This exceptionalism reinforces the misconception that any and all defense spending is necessary during times of conflict. To counter this line of thinking, analysts from twelve non-governmental research and advocacy organizations from across the political spectrum (including Taxpayers for Common Sense) last week released a report outlining a range of options for trimming the defense budget. The recommendations could potentially save nearly one trillion dollars over the next ten years without compromising America’s national security.
Suggestions for savings go beyond acquisition reform to reach every part of the Pentagon, from force structure to supply systems to the personnel and healthcare costs that Gates says are “eating the Defense Department alive.” The group focused on programs that depend on unreliable or unproven technologies, mismatch or over-match military challenges or need management reforms. Recommendations include reducing military personnel in Europe, shrinking the nuclear arsenal and eliminating white elephant weapons such as the Expeditionary Fighting Vehicle.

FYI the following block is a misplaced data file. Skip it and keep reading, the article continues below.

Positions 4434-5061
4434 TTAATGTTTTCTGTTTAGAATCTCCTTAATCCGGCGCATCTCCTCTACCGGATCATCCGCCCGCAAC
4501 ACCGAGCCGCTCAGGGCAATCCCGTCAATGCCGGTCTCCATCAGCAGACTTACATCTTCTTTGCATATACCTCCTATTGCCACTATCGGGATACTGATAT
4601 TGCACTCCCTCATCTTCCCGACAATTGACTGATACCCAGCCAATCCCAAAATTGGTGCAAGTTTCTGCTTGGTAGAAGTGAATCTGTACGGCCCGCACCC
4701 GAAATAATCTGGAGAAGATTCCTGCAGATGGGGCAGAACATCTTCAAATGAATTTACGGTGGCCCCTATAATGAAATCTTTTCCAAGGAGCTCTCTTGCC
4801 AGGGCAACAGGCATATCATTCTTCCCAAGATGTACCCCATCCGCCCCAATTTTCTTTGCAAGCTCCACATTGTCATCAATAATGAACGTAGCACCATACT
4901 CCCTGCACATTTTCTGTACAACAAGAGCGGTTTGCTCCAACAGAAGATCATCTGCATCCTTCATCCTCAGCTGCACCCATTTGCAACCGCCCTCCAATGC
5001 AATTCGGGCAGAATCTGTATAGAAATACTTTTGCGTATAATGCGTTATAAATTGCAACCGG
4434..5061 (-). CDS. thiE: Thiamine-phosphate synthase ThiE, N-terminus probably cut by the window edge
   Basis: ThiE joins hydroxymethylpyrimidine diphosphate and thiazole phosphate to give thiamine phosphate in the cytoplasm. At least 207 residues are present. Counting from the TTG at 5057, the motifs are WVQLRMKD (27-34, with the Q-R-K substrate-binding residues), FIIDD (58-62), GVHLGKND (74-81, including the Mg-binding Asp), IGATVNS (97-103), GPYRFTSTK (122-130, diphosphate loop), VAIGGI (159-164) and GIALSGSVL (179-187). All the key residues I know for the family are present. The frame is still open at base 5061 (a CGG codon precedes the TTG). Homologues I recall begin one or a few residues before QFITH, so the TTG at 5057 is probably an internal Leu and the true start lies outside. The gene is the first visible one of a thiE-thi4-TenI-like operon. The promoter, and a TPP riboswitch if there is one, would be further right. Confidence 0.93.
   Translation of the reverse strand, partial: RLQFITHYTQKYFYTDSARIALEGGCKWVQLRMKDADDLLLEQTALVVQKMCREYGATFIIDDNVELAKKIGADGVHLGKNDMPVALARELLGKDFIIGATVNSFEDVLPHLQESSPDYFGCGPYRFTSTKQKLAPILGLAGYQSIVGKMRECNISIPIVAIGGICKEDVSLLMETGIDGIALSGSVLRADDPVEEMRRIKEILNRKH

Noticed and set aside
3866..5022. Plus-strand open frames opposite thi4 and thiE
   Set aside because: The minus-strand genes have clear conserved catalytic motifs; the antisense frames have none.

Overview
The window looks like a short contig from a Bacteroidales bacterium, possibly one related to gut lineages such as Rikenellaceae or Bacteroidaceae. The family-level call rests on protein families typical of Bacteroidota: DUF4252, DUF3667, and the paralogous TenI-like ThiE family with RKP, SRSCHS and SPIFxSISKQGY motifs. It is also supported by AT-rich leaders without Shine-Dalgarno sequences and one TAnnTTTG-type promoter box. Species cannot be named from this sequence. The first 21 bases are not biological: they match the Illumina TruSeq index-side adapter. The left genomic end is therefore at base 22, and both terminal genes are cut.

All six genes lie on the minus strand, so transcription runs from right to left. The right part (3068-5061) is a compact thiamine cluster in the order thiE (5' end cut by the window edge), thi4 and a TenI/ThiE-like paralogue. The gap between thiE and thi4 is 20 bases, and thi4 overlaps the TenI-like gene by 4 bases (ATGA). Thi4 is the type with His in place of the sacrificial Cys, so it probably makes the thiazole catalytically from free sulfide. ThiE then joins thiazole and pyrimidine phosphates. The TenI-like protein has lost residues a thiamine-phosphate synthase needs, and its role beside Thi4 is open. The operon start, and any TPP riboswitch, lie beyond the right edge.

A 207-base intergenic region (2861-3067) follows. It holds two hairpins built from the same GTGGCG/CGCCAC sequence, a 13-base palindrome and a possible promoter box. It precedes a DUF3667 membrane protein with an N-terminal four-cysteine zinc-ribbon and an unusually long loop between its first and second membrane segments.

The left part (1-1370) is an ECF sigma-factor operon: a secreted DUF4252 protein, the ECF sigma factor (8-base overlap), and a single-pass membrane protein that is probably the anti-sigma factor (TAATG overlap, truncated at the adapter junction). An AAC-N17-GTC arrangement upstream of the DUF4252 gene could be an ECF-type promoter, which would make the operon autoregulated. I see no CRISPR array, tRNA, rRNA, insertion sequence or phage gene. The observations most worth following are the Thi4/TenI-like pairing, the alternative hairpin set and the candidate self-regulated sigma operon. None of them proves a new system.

In recognition of our current overseas commitments, the report doesn’t address wartime spending, but a look at recent budget trends shows why that’s not necessary for rooting out waste: While the federal discretionary budget has nearly doubled since 2001, more than one third of that increase comes from growth in the Pentagon’s base budget, excluding war costs. In fact, DOD’s base budget also roughly doubled during that time. The proposed fiscal year 2011 base budget clocks in at $550 billion and would consume 56 percent of discretionary spending.